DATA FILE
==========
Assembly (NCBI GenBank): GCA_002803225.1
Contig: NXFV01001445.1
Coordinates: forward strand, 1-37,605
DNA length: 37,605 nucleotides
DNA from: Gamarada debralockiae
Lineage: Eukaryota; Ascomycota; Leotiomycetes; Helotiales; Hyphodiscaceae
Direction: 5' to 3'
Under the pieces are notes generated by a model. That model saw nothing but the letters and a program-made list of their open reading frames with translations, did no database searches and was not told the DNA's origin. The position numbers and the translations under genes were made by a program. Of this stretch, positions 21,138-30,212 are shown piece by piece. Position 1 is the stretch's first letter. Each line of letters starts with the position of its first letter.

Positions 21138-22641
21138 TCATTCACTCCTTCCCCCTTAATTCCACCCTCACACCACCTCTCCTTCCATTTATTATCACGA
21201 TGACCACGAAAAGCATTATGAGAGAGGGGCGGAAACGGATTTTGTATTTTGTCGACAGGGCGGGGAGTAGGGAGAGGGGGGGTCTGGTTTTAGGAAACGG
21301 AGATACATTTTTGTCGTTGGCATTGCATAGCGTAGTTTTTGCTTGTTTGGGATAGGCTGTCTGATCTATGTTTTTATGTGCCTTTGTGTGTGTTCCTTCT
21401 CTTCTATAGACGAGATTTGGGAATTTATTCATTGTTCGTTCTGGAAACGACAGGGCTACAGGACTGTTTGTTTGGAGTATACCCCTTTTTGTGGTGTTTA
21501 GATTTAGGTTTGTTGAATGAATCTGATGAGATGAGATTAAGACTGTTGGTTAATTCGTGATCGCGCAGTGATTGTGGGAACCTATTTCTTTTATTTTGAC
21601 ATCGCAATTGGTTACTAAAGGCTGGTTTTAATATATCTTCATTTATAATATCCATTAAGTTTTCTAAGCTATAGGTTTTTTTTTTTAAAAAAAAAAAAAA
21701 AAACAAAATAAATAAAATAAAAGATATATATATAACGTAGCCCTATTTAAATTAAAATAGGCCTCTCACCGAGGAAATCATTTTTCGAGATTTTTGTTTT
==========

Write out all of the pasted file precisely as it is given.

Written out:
Assembly (NCBI GenBank): GCA_002803225.1
Contig: NXFV01001445.1
Coordinates: forward strand, 1-37,605
DNA length: 37,605 nucleotides
DNA from: Gamarada debralockiae
Lineage: Eukaryota; Ascomycota; Leotiomycetes; Helotiales; Hyphodiscaceae
Direction: 5' to 3'
Under the pieces are notes generated by a model. That model saw nothing but the letters and a program-made list of their open reading frames with translations, did no database searches and was not told the DNA's origin. The position numbers and the translations under genes were made by a program. Of this stretch, positions 21,138-30,212 are shown piece by piece. Position 1 is the stretch's first letter. Each line of letters starts with the position of its first letter.

Positions 21138-22641
21138 TCATTCACTCCTTCCCCCTTAATTCCACCCTCACACCACCTCTCCTTCCATTTATTATCACGA
21201 TGACCACGAAAAGCATTATGAGAGAGGGGCGGAAACGGATTTTGTATTTTGTCGACAGGGCGGGGAGTAGGGAGAGGGGGGGTCTGGTTTTAGGAAACGG
21301 AGATACATTTTTGTCGTTGGCATTGCATAGCGTAGTTTTTGCTTGTTTGGGATAGGCTGTCTGATCTATGTTTTTATGTGCCTTTGTGTGTGTTCCTTCT
21401 CTTCTATAGACGAGATTTGGGAATTTATTCATTGTTCGTTCTGGAAACGACAGGGCTACAGGACTGTTTGTTTGGAGTATACCCCTTTTTGTGGTGTTTA
21501 GATTTAGGTTTGTTGAATGAATCTGATGAGATGAGATTAAGACTGTTGGTTAATTCGTGATCGCGCAGTGATTGTGGGAACCTATTTCTTTTATTTTGAC
21601 ATCGCAATTGGTTACTAAAGGCTGGTTTTAATATATCTTCATTTATAATATCCATTAAGTTTTCTAAGCTATAGGTTTTTTTTTTTAAAAAAAAAAAAAA
21701 AAACAAAATAAATAAAATAAAAGATATATATATAACGTAGCCCTATTTAAATTAAAATAGGCCTCTCACCGAGGAAATCATTTTTCGAGATTTTTGTTTT